what suppliers can do in order to ensure lower cost and safe level crossings. The paper highlights cost savings due to
better selected requirements and provides a simple example.

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pdf.png 2016 - July - Macdougall - Headway as Part of the Operating Plan 1

Signal engineers and train operations staff often misunderstand each other when talking about headway.

When someone in the operations team refers to headway, they actually mean the interval between trains expressed in minutes. They assume that the interval between trains is enough to deliver a reliable on-time service.

Signal engineers however calculate headway as the absolute minimum time between following trains that will allow drivers to retain line speed without having to apply brakes due to passing yellow signals.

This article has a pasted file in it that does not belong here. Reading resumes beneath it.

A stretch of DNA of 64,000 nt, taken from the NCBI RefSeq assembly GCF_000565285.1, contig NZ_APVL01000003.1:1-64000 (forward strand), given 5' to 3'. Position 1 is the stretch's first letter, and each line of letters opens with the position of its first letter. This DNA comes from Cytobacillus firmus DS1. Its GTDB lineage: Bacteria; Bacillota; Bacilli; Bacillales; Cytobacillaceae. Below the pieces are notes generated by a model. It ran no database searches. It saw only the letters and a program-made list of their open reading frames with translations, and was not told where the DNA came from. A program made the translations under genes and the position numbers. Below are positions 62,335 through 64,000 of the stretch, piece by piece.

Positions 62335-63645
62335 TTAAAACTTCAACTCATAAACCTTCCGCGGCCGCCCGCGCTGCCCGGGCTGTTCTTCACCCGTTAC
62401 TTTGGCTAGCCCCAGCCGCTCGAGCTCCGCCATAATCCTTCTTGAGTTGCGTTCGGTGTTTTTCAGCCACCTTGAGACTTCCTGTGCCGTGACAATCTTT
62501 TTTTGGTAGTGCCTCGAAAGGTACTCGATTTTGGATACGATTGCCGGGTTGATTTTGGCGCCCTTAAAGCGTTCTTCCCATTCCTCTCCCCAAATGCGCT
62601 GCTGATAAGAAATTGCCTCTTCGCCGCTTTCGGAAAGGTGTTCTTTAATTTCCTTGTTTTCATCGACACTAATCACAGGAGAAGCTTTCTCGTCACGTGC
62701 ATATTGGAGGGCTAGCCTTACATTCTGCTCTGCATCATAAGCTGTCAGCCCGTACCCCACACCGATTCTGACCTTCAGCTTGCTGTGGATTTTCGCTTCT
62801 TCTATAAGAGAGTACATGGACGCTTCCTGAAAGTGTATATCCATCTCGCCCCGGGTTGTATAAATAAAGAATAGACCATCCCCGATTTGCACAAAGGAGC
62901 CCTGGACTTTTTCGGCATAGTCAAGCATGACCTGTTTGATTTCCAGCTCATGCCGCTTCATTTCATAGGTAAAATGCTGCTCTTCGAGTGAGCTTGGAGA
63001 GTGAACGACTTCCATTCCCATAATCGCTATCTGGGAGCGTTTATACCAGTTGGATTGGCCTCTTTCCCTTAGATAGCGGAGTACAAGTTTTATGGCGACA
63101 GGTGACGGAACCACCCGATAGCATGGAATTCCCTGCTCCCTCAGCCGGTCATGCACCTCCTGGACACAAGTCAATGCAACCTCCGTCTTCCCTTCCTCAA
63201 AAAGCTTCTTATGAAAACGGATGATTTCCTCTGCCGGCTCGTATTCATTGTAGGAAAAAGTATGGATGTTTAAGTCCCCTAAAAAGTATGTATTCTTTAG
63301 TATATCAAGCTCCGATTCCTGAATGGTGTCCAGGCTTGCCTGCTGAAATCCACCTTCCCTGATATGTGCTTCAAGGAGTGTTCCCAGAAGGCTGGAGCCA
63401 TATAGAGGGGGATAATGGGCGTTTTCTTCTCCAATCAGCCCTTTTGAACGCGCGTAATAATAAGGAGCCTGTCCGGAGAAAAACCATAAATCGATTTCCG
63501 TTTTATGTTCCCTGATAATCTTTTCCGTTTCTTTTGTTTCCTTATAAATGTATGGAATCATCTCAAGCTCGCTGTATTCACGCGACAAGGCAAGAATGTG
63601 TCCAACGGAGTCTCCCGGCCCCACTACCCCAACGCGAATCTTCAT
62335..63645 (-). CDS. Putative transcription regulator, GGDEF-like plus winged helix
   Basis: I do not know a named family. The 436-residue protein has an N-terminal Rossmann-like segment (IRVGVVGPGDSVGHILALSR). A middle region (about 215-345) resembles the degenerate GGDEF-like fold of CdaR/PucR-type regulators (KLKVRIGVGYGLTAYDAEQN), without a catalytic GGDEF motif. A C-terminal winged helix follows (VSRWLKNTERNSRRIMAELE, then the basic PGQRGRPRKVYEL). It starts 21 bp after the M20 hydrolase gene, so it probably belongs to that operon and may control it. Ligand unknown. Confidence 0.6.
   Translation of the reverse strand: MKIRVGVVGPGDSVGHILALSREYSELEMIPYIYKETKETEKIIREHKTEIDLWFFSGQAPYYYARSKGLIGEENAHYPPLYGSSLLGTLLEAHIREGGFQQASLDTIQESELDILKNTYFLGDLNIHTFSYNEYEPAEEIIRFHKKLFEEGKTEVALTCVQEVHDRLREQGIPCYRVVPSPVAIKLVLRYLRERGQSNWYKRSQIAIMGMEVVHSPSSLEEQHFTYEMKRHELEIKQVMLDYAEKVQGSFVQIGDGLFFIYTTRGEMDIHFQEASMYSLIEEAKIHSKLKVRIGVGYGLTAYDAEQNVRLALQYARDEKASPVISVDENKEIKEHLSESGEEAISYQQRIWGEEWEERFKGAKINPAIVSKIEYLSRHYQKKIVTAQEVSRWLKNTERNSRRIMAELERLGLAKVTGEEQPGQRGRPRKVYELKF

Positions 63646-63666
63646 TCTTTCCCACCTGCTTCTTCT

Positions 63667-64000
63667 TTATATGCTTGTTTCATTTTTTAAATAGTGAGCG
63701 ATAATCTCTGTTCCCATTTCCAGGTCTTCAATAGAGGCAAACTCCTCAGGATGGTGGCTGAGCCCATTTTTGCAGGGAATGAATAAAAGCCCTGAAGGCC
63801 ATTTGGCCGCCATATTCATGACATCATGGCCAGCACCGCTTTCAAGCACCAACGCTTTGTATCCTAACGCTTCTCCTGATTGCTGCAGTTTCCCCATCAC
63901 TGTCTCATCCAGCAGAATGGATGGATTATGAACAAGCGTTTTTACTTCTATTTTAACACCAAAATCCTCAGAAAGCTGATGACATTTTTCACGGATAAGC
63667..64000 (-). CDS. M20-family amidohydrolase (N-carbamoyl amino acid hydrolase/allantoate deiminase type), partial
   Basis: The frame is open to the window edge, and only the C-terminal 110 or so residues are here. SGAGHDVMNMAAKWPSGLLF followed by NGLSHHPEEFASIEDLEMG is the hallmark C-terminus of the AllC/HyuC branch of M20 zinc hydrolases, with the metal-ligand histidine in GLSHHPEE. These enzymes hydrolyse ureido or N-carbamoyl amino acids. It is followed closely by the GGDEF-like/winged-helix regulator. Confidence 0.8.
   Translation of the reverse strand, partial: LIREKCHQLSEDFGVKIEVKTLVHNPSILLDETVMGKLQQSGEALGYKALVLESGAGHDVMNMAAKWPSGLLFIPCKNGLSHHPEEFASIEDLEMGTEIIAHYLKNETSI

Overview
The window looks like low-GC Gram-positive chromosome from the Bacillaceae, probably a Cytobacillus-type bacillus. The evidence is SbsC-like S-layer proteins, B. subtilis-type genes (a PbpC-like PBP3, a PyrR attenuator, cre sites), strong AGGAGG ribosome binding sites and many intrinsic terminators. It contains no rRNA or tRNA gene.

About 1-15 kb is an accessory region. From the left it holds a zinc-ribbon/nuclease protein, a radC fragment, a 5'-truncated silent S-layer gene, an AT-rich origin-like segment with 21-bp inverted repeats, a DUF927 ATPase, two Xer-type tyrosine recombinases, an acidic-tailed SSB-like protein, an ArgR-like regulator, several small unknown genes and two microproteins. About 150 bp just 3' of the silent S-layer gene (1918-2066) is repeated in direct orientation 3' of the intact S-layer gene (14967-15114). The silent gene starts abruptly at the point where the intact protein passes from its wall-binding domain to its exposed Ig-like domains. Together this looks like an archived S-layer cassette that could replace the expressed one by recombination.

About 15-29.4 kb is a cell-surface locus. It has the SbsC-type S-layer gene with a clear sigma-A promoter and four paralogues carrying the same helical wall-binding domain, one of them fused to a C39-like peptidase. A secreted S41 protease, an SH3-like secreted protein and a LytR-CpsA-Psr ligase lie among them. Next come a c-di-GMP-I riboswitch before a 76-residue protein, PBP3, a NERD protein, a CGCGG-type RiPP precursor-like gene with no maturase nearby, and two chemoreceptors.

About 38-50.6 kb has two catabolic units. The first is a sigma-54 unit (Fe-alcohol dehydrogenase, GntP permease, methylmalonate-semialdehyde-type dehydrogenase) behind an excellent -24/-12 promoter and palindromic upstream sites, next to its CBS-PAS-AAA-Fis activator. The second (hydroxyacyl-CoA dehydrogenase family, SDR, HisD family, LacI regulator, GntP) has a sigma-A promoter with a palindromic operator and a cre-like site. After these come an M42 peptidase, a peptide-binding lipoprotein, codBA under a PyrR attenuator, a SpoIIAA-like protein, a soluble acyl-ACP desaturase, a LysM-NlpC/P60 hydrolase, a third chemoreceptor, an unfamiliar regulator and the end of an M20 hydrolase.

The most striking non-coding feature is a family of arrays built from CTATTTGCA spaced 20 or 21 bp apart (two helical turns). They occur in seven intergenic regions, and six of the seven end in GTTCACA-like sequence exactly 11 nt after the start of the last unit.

The signal design will generally try to space signals so that there is a fairly uniform headway across a section of line. The worst headway on the line sets the "ruling headway" for the line. This is sometimes called the theoretical signalling headway. Trains travelling closer than the ruling headway will meet at least one yellow signal and be forced to apply brakes, and will therefore lose time. This in turn will delay the following train and so on, causing cascading and compounding delays.

Several factors contribute to achieving reliable train frequencies, such as the permitted line speed, driver behaviour, train acceleration & braking rates, train length, signalling principles (such as overlap length), planned station dwell time, and most importantly, passenger behaviour.